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Sumit Singhal
Sumit Singhal
Sumit Singhal loves modern architecture. He comes from a family of builders who have built more than 20 projects in the last ten years near Delhi in India. He has recently started writing about the architectural projects that catch his imagination.

Lower Hatea Crossing (Te Matau a Pohe) by Knight Architects

September 8th, 2013 by Sumit Singhal

Article source: Knight Architects

Designed by specialist bridge design consultancy Knight Architects following a competitive tender in 2011, the spectacular NZ$32m Lower Hatea Crossing was officially opened on 27 July 2013.

Image Courtesy © Knight Architects

  • Architects: Knight Architects
  • Project: Lower Hatea Crossing (Te Matau a Pohe)
  • Contractor: McConnell Dowell,  Transfield
  • Consultants: Peters & Cheung (Structural Engineer), Eadon Consulting (Mechanical, Hydraulic and Electrical Engineer), Northern Civil (Road Engineer), Speirs & Major (Lighting Design)
  • Client: Whangarei District Council

Image Courtesy © Knight Architects

The 265m tidal river estuary crossing is a key component in the highway network, designed to reduce congestion in the city centre and improve access to Whangarei Heads and the airport. The opening bridge provides a permanent minimum headroom for river users and a 25m wide lifting section to allow vessels taller than 7.5m to transit the bridge.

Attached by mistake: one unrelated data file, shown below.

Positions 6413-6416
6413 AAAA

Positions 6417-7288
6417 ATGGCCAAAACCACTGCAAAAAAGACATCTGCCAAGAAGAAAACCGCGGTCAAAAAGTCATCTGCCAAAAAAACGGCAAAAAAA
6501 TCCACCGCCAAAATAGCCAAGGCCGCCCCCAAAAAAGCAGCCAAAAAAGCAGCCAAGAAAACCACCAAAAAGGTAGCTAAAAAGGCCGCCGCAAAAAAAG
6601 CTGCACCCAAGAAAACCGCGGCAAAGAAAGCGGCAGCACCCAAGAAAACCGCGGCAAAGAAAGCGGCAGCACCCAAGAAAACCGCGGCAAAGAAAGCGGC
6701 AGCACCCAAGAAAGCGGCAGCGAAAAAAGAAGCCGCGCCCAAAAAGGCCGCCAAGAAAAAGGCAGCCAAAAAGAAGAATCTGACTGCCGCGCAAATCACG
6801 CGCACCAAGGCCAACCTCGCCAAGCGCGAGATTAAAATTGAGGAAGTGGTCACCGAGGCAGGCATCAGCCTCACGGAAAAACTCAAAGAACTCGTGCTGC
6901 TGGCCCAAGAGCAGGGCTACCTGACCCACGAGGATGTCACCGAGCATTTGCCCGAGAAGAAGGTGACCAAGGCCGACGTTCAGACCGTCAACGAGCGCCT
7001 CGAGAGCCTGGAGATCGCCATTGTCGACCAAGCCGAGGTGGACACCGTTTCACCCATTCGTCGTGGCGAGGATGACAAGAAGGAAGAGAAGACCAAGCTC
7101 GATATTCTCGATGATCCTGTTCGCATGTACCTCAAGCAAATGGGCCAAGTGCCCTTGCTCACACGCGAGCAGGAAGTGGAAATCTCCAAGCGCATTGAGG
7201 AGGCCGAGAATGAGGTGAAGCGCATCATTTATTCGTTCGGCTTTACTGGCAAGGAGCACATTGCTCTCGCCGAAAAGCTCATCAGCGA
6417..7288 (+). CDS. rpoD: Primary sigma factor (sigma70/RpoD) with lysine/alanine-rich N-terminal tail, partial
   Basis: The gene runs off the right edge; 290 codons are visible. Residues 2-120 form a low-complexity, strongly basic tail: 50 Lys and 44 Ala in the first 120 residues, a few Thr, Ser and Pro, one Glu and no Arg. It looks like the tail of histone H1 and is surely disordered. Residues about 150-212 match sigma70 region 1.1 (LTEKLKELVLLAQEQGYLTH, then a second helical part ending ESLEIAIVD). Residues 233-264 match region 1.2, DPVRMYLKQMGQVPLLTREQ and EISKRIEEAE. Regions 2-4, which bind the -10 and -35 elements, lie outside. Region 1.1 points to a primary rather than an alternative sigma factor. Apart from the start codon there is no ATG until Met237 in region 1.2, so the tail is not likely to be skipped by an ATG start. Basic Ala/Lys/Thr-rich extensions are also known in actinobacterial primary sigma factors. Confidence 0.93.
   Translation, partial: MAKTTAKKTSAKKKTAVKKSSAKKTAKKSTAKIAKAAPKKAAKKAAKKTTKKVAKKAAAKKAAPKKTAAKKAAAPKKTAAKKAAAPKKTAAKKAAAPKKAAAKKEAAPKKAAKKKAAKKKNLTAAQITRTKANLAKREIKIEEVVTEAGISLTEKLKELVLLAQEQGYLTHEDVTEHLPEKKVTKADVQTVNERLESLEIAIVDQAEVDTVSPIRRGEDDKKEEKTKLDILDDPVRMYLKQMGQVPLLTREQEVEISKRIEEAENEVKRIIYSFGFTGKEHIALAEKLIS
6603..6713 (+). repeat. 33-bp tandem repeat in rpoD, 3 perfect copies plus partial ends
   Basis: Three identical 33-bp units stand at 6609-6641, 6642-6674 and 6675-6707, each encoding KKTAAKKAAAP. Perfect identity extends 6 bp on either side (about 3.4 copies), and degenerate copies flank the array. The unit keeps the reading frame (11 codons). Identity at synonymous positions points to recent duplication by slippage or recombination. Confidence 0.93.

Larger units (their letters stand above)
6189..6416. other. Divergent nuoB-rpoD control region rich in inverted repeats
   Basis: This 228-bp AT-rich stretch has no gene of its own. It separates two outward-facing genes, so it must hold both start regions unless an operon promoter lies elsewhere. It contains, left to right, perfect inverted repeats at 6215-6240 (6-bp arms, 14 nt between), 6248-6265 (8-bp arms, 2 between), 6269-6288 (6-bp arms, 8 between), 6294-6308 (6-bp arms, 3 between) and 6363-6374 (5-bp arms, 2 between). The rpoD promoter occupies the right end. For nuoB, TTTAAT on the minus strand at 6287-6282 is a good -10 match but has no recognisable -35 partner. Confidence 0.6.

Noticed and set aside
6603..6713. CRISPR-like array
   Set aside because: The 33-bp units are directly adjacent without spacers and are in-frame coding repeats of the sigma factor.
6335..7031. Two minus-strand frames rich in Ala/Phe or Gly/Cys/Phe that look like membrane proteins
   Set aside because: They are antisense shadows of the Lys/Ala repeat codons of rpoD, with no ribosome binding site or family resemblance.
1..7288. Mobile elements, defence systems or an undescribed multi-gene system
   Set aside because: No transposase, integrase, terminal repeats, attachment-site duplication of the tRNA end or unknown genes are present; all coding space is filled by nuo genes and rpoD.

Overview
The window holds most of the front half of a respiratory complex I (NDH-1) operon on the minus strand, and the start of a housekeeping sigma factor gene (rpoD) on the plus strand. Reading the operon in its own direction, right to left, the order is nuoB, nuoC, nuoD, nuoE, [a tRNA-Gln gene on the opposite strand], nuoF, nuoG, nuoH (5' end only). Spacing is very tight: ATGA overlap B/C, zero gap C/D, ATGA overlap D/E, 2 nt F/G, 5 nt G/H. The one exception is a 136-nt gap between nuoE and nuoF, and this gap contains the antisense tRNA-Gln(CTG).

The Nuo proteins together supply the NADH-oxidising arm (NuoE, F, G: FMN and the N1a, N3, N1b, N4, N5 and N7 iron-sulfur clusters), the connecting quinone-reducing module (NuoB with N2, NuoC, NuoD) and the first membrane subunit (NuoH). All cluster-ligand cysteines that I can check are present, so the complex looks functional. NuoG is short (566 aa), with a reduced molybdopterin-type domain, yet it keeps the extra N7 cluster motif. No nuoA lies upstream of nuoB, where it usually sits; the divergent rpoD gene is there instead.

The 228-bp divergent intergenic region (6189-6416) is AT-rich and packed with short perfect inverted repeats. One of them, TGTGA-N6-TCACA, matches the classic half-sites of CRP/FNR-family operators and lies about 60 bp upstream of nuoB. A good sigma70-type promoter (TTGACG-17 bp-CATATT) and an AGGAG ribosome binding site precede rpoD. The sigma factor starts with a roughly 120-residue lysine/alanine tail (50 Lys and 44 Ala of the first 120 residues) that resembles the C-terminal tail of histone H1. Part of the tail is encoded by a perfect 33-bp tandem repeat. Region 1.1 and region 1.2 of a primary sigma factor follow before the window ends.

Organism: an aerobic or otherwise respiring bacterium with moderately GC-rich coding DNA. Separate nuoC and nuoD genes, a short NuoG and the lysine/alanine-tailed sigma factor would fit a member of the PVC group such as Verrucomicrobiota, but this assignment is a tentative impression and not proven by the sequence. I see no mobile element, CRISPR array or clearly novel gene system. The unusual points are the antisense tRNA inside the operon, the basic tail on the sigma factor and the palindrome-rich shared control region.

Image Courtesy © Knight Architects

The opening mechanism is based on a traditional rolling bascule bridge type, with the structural steel deck supports shaped to provide a distinctive elevation which speaks both of its efficient rolling action and also its cultural context – the curved ‘J’ shape is an interpretation of the fish hook motif that is widely used in Maori culture.

Image Courtesy © Knight Architects

The form is designed to be recognisable by day and night, to provide a positive gateway to the town basin area and a structure that speaks strongly of the local character and culture of Whangarei. The bridge has been officially named Te Matau a Pohe – translated as ‘The fishhook of Pohe‘, after the Maori chief who welcomed the first English settlers to Whangarei.

Image Courtesy © Knight Architects

Image Courtesy © Knight Architects

Image Courtesy © Knight Architects

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Category: Bridge

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